“Be still and know that I am God” — Psalms 46:10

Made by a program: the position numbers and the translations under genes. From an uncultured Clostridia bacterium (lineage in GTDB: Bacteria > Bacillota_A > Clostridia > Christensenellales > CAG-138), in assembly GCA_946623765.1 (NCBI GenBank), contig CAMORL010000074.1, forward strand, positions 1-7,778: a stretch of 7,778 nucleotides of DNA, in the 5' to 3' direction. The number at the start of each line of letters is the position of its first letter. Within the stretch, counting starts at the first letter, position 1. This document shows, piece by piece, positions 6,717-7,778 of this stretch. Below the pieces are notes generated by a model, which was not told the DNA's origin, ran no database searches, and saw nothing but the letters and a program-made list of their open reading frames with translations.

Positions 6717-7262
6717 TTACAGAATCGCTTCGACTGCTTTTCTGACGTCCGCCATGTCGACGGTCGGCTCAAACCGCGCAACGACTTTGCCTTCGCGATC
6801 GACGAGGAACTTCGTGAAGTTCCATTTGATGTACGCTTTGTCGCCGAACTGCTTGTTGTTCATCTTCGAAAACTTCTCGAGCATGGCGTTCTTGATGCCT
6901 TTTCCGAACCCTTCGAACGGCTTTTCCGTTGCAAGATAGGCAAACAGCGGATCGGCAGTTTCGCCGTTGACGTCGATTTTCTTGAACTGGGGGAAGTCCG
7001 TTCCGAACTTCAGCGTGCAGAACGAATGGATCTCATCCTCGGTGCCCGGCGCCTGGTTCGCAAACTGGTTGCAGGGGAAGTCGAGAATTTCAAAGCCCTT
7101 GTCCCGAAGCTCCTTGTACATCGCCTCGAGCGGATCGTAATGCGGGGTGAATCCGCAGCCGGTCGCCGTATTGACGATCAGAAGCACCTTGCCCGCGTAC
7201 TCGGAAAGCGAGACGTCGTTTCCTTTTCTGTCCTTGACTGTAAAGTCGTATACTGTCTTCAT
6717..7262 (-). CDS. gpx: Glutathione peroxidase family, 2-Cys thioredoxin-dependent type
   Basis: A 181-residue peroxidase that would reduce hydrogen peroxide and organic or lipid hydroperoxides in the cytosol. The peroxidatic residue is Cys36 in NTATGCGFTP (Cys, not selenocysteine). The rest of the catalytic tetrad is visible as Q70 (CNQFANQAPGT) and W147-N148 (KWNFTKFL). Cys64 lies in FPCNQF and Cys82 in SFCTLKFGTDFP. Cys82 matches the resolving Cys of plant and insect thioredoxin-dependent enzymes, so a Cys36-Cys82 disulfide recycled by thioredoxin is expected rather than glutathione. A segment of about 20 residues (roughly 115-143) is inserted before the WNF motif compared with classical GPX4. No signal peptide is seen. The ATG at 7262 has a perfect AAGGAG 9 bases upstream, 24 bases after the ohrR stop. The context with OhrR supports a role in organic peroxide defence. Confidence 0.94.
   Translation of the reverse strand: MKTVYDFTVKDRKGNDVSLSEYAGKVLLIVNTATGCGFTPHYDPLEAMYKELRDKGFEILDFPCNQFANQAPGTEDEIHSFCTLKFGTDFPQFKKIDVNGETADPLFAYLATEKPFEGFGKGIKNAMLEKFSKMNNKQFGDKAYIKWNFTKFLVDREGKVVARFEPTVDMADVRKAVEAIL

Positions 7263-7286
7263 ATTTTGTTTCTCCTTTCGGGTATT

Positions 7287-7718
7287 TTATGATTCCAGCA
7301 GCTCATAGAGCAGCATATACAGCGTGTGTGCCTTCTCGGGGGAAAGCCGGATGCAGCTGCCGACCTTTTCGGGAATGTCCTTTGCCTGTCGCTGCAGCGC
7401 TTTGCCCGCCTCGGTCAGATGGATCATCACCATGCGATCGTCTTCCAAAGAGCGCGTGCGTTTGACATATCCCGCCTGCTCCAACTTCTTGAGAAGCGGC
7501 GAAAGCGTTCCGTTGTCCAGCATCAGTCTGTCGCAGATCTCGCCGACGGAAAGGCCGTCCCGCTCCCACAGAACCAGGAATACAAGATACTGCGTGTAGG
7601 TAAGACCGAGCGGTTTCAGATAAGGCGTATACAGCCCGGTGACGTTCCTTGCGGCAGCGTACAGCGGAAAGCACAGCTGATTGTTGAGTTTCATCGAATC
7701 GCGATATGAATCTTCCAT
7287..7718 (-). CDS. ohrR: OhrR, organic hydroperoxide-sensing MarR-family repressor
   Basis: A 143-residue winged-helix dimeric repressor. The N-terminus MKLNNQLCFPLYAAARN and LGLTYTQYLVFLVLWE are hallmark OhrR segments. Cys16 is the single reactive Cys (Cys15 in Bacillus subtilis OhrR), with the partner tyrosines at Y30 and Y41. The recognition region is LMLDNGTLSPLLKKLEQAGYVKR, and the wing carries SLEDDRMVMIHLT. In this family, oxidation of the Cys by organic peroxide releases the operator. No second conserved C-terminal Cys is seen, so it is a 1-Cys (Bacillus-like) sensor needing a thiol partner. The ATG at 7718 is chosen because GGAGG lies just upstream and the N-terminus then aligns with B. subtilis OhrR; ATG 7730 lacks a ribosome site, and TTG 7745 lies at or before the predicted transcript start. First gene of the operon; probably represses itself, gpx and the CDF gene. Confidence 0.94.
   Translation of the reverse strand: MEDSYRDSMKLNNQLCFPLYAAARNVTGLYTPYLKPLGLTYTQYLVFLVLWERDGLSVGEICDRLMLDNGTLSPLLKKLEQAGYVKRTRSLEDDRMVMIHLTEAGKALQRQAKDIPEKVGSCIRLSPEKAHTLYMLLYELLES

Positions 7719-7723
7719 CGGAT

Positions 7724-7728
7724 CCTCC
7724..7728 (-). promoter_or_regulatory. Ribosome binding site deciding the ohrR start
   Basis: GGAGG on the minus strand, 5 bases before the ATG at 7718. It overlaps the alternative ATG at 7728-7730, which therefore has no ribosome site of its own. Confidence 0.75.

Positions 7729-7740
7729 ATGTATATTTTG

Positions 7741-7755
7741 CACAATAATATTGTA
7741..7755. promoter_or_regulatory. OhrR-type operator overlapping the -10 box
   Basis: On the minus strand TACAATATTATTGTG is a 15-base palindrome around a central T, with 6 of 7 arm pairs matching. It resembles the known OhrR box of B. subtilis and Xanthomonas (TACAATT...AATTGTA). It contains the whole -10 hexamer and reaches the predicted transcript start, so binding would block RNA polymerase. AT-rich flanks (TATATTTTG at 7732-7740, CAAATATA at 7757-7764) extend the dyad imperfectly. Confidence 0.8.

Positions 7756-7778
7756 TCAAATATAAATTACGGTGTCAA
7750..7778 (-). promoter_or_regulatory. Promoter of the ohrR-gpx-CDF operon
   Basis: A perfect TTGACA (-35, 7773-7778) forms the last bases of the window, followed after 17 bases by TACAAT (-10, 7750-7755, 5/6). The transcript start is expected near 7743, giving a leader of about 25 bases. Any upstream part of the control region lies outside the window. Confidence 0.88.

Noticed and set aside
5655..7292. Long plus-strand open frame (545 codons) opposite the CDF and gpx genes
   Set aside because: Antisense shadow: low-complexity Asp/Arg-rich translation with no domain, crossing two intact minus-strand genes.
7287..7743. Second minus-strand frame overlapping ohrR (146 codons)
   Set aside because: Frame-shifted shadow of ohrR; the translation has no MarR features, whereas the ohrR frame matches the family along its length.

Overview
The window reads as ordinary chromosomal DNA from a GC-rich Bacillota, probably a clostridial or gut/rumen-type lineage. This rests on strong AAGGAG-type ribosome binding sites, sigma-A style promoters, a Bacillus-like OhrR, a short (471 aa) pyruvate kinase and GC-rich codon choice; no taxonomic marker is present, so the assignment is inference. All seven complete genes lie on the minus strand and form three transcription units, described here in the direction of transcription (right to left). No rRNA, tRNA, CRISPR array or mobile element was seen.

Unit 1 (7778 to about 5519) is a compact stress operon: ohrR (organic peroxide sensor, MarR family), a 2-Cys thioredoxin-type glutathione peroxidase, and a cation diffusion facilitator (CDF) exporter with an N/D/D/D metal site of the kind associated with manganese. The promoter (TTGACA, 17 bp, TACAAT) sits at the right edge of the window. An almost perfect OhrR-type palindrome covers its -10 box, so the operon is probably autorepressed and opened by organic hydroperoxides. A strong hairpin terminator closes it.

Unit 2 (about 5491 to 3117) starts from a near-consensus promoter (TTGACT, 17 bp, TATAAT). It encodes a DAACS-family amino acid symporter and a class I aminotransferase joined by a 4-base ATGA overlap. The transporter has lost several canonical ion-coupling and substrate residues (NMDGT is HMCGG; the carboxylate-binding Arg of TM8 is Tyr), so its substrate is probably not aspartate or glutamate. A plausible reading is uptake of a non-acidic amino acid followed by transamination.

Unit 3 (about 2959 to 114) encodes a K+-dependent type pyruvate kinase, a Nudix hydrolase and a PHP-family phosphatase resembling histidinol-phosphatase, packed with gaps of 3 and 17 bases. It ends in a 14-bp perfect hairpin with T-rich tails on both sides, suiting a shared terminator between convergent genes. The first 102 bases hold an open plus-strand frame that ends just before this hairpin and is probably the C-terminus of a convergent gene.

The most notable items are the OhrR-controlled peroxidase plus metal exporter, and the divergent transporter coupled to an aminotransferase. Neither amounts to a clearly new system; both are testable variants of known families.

Quiet Place: Throughout the Bible we see a pattern of prophets and mighty men of God hear the voice of the Lord in solitude. There is something powerful about separating oneself from the world to hear the voice of God. Jesus practiced this more than anyone and as you read the Gospels you will see that Jesus constantly sought solitude. “Very early in the morning, while it was still dark, Jesus got up, left the house and went off to a solitary place, where he prayed.” — Mark 1:35. “…But Jesus often withdrew to lonely places and prayed.” — Luke 5:16. “Jesus went out to a mountainside to pray, and spent the night praying to God. When morning came, he called his disciples to him.” — Luke 6:12–13. “Immediately the Spirit impelled Him (Jesus) to go out into the wilderness. And He was in the wilderness forty days being tempted by Satan; and He was with the wild beasts, and the angels were ministering to Him.” — Mark 1:12. Likewise, Paul after his powerful conversion also sought a time away in Arabia, “But when God, who had set me apart even from my mother’s womb and called me through His grace, was pleased to reveal His Son in me so I might preach Him among the Gentiles, I did not immediately consult flesh and blood, nor did I go up to Jerusalem to those who were apostles before me; but went away to Arabia, and returned once more to Damascus. Then three years later I went up to Jerusalem to become acquainted with Cephas (Peter), and stayed with him 15 days.” — Galatians 1:15–18. John the Baptist was a voice of one crying in the wilderness who ate wild honey and locust. Elijah went 40 days and nights to Mt. Horeb where he lodged in a cave and God spoke to him. In the quiet and solitude places the voice of the Lord is heard. Solitude isn’t a location per se unless the Lord specifically calls you to a place, but it is the act of separation from the things of the world. If you recall some of the most powerful times the Lord spoke to you in your life, I would hazard a guess that it likely occurred, with you and God, in a moment where you were separated from the world. It might not have been in a cave or a wilderness, but maybe it was on a long commute or on a walk in a park; where it was just you and the Lord, in solitude, alone and honest with Him, seeking His voice and hearing His words. For us personally, we also carry testimonies that speak to the power of a moment of solitude for major decisions in our lives. I can remember taking a walk by myself across the Charles Bridge in Prague while on a missions trip and asking the Lord, “What should I do with my life?” He simply spoke, “Preach the Gospel to the ends of the earth.” It changed my life and I haven’t looked back since. William, on our first journey overseas in 1998 (when he wasn’t yet a believer) walked away from our campfire on the border of China/Myanmar on a clear night to seek answers alone with God. He asked the Lord to show him a sign of a shooting star if He was real, and immediately as he uttered the word “Amen” he looked up and saw the flash of light and a star streaking across the sky. It changed His life and he has been a missionary ever since. God speaks in the solitude places where it’s just you and Him. It is usually profound and life-changing, and if you are looking for answers or direction find your quiet place with the Lord.